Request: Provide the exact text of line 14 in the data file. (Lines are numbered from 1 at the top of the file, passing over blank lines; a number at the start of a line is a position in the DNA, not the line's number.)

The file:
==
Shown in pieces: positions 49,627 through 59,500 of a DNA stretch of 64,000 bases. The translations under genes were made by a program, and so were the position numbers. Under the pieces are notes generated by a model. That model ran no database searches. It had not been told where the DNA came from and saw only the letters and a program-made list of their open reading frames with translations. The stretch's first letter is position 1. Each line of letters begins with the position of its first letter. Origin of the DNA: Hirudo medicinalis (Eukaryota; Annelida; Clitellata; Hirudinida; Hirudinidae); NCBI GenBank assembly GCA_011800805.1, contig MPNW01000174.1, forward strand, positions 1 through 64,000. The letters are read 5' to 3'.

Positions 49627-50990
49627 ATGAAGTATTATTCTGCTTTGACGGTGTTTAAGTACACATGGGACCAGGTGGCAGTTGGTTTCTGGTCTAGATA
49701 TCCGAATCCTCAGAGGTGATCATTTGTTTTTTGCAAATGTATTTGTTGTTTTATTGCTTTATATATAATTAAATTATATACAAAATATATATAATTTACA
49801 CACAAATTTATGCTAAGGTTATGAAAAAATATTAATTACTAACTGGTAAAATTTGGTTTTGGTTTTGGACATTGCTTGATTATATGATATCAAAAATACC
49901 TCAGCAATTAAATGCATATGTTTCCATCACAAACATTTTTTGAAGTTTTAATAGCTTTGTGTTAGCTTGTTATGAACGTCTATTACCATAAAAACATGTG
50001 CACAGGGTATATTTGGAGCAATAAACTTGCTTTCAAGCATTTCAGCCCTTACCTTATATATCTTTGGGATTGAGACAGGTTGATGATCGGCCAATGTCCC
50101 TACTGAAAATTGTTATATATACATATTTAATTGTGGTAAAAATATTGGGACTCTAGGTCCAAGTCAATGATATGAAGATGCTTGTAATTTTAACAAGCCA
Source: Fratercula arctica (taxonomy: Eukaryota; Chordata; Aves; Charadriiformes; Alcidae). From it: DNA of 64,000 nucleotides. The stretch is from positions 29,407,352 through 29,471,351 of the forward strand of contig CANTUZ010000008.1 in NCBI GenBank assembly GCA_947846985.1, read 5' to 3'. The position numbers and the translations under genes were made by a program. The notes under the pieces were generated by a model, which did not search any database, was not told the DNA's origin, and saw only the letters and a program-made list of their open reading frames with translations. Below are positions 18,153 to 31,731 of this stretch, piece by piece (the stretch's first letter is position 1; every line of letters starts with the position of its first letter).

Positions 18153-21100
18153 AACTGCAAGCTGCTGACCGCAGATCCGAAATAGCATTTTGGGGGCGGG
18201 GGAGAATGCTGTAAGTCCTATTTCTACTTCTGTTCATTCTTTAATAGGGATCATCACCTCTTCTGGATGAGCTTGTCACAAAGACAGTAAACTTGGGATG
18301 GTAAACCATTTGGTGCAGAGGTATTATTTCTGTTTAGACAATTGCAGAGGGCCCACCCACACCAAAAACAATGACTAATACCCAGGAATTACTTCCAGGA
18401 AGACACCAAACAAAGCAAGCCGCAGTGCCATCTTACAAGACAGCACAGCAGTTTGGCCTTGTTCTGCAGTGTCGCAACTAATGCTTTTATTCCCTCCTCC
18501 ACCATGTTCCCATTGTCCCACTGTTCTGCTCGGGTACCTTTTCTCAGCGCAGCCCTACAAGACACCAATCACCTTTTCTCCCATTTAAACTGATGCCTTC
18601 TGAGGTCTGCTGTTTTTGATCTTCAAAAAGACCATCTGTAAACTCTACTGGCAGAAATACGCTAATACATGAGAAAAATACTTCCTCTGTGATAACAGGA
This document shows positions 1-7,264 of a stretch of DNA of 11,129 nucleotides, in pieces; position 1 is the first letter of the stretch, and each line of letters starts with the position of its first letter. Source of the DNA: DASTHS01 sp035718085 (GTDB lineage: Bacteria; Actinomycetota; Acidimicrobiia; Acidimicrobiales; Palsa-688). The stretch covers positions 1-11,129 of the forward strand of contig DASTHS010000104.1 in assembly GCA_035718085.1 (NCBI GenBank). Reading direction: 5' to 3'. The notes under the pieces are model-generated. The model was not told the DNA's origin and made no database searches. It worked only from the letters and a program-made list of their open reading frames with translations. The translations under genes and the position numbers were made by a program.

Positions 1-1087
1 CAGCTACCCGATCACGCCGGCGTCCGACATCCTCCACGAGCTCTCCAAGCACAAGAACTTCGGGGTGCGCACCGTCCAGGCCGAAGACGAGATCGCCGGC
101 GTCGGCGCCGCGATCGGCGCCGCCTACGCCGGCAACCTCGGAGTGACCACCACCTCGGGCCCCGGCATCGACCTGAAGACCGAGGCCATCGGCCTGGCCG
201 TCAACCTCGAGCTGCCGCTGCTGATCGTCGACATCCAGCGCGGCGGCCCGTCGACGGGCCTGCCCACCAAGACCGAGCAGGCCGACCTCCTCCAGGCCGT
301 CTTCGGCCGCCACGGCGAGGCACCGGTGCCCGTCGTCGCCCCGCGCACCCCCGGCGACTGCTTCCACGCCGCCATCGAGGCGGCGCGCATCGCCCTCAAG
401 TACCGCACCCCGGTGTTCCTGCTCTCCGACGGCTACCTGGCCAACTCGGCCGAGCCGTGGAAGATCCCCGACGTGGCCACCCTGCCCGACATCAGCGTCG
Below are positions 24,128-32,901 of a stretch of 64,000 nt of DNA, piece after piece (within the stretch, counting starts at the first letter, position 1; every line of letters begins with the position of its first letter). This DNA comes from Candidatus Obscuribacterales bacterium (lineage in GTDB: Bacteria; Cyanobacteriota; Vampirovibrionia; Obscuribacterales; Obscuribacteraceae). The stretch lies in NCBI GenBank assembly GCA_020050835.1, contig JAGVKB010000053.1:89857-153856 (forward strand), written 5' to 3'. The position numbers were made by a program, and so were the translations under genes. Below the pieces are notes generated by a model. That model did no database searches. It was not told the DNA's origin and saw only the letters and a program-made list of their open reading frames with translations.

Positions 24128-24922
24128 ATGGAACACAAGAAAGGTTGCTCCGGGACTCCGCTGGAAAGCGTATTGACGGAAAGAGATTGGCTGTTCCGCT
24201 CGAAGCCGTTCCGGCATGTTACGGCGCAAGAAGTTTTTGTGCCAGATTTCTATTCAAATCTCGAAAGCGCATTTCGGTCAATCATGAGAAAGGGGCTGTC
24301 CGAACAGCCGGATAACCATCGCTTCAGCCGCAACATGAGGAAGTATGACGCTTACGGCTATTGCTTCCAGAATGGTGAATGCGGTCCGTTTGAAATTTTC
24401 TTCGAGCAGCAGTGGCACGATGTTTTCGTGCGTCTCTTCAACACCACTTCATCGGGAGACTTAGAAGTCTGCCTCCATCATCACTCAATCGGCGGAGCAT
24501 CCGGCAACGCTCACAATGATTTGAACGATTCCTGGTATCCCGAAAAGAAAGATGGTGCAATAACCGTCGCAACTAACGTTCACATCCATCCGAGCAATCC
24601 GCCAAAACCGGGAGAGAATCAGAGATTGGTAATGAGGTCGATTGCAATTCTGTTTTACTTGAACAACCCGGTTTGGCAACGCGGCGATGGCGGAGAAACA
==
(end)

18401 AGACACCAAACAAAGCAAGCCGCAGTGCCATCTTACAAGACAGCACAGCAGTTTGGCCTTGTTCTGCAGTGTCGCAACTAATGCTTTTATTCCCTCCTCC